Wednesday, September 24, 2008

Shanghai AvantGarde- Sun Liang and Gao Jin

While the Cultural Revolution in China brought a standstill to creative artistic expression, Deng Xiaoping’s call for “opening up” profoundly influenced a young generation of burgeoning artists.  Artists quickly rejected the constraining teachings of the traditional art academy, which had promoted socialist realism in both content and style, and looked towards the west for inspiration while exploring the freedom of individual expression. Sun Liang is considered to be one of the most important participants of the “85 New Wave”, a group of artists that have been accredited with the birth of contemporary Chinese art. Born in 1957 in Hangzhou, he graduated from the Shanghai Light Industry College in 1982 and has lived in Shanghai ever since. His work focuses on Chinese history and experience through a combination of eastern and western mythological imagery. His choice of subject matter is generally dark and painted in a crude manner, provoking comparison to the work of Jean-Michelle Basquiat. In Icarus and the Nine Suns (1989), Sun Liang depicts the Greek mythological tale of Icarus, who was given wings to fly out of imprisonment in Crete, only to have his wings melted by the sun and subsequently drowned in the sea. The message is particular pertinent to the artistic climate of the 1980’s, where artists were given a period of free reign to develop a distinct avant-garde, only to have this freedom significantly curtailed with the events of Tiananmen Square in 1989. In Icarus and the Nine Suns, a skeleton figures falls downward, surrounded by seven looming skulls with fierce facial expressions.  It is an image of the artist in such a turbulent cultural environment, as well as an image of the individual in China during an uncertain era.

            While Sun Liang focuses on the primacy of Chinese experience, it is significant to note that his allusions come from a wide variety of Western sources. Ophelia  (1998) depicts Hamlet’s famous femme fatale in a strikingly similar composition as his 1989 Icarus and the Nine Suns. By adapting Western themes to address issues of Chinese identity, his work attests to the universality of experience. While Icarus and the Nine Suns can be seen as addressing the particular political climate in 1989, Ophelia can be seen as addressing these same issues nine years later--- illustrating society’s current delusional state, stuck in a situation between modernization and government control. 

            Sun Liang has cemented himself as a pioneer of contemporary Chinese art. He was featured prominently in the China/Avant Garde Exhibition at the National Museum of Fine Arts, Beijing in 1989, which proved to be a seminal exhibition in defining contemporary Chinese art. He also represented China at the 1993 Venice Biennial. In the early 1990’s, Sun Liang moved his studio into an old house beside People’s Square. He began to collect images of works by local artist and has set up small-scale archives. He currently teaches at the Shanghai University of Science and Technology, and continues to paint. His more recent works looks toward Chinese techniques and imagery, and use calligraphy, scroll painting, and brush and ink painting as stylistic influences.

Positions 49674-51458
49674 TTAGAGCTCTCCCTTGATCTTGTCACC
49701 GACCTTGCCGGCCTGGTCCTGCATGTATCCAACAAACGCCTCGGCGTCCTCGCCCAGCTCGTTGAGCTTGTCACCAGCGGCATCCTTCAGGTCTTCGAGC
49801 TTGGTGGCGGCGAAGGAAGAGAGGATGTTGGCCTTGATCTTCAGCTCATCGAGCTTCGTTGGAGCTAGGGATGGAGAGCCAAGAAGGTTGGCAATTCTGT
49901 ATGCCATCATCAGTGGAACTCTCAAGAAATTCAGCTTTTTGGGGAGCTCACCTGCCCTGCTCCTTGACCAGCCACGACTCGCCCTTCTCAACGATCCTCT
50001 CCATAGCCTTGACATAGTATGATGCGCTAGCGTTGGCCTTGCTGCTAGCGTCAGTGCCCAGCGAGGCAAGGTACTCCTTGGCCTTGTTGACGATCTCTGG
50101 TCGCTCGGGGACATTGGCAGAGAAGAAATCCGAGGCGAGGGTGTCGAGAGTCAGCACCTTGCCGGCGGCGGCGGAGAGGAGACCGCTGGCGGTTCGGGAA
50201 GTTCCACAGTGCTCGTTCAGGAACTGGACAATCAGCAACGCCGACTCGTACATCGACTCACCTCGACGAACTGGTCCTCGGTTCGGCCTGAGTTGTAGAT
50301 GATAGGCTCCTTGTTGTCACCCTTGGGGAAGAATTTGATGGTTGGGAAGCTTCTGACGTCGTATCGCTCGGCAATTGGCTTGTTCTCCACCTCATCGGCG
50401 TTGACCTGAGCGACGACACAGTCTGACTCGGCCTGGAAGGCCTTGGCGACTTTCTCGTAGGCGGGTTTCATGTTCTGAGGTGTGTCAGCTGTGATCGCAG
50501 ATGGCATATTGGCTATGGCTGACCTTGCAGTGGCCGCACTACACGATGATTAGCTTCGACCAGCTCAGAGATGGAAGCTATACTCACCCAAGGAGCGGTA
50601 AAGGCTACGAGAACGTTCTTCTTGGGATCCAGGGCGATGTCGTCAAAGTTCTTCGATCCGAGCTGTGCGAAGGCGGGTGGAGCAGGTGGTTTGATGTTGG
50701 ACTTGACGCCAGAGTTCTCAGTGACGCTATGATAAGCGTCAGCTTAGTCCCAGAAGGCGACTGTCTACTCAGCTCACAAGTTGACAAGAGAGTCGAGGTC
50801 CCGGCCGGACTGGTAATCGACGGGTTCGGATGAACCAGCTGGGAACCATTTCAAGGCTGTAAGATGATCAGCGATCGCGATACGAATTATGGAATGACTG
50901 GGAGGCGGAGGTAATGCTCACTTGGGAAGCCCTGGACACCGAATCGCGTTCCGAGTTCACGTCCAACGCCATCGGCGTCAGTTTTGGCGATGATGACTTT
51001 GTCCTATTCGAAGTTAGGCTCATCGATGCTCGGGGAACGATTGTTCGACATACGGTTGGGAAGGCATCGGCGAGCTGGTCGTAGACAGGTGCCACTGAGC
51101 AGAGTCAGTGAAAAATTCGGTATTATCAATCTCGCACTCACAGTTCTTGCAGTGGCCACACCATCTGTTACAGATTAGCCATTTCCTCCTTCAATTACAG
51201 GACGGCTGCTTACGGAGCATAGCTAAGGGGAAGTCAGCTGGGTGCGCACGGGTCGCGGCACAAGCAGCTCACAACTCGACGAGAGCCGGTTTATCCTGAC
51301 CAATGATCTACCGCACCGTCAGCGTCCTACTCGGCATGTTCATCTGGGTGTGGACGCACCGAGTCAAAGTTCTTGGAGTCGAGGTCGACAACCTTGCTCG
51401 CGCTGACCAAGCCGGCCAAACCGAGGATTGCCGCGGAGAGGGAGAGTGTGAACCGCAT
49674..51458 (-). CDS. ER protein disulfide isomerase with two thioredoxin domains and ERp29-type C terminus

The period between the Cultural Revolution and the "85 New Wave" was an uncertain time for artistic activity, yet there was still a small group of artists who pioneered new forms of expression in retaliation against the prevalent social realist dogma. Gao Jin is considered to be at the forefront of this particular era, helping to open up the arts to new and diverse influences. Gao Jin was born in 1933 in Beijing, and studied at the prestigious Central Academy of Fine Arts in the late 1950's. She subsequently moved to Mongolia and lived there for the next thirty years. As a member of an ethnic minority herself, Gao Jin took on minorities as her subject matter, even though there was official pressure not to do so at the time. In form, her work has evolved stylistically. While her earlier work mirrors the Soviet influence that was embedded in the propaganda poster program, her later work shows significantly Western influences. Gao Jin is the art editor of Inner Mongolia Art Magazine, and has since moved to the United States.


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